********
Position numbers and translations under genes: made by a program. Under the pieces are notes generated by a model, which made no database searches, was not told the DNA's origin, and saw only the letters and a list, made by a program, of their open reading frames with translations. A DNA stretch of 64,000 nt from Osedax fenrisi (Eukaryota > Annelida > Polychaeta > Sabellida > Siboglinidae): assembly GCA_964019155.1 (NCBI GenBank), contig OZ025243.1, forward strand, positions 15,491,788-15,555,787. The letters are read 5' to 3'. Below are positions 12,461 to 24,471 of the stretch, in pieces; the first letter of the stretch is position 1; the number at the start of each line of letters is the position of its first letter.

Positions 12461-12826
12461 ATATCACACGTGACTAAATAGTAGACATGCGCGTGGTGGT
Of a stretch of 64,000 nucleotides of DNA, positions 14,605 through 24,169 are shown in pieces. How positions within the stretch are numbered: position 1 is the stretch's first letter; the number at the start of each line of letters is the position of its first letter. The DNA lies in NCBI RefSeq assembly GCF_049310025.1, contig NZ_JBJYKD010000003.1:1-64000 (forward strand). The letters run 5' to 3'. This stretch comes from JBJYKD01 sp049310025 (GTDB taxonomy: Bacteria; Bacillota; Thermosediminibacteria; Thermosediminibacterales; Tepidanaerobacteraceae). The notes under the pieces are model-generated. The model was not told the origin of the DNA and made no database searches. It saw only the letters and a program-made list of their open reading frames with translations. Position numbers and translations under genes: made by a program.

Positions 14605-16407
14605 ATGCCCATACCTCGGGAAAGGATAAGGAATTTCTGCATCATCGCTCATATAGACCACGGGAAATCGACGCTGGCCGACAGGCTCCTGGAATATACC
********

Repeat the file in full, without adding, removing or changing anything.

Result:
Position numbers and translations under genes: made by a program. Under the pieces are notes generated by a model, which made no database searches, was not told the DNA's origin, and saw only the letters and a list, made by a program, of their open reading frames with translations. A DNA stretch of 64,000 nt from Osedax fenrisi (Eukaryota > Annelida > Polychaeta > Sabellida > Siboglinidae): assembly GCA_964019155.1 (NCBI GenBank), contig OZ025243.1, forward strand, positions 15,491,788-15,555,787. The letters are read 5' to 3'. Below are positions 12,461 to 24,471 of the stretch, in pieces; the first letter of the stretch is position 1; the number at the start of each line of letters is the position of its first letter.

Positions 12461-12826
12461 ATATCACACGTGACTAAATAGTAGACATGCGCGTGGTGGT
Of a stretch of 64,000 nucleotides of DNA, positions 14,605 through 24,169 are shown in pieces. How positions within the stretch are numbered: position 1 is the stretch's first letter; the number at the start of each line of letters is the position of its first letter. The DNA lies in NCBI RefSeq assembly GCF_049310025.1, contig NZ_JBJYKD010000003.1:1-64000 (forward strand). The letters run 5' to 3'. This stretch comes from JBJYKD01 sp049310025 (GTDB taxonomy: Bacteria; Bacillota; Thermosediminibacteria; Thermosediminibacterales; Tepidanaerobacteraceae). The notes under the pieces are model-generated. The model was not told the origin of the DNA and made no database searches. It saw only the letters and a program-made list of their open reading frames with translations. Position numbers and translations under genes: made by a program.

Positions 14605-16407
14605 ATGCCCATACCTCGGGAAAGGATAAGGAATTTCTGCATCATCGCTCATATAGACCACGGGAAATCGACGCTGGCCGACAGGCTCCTGGAATATACC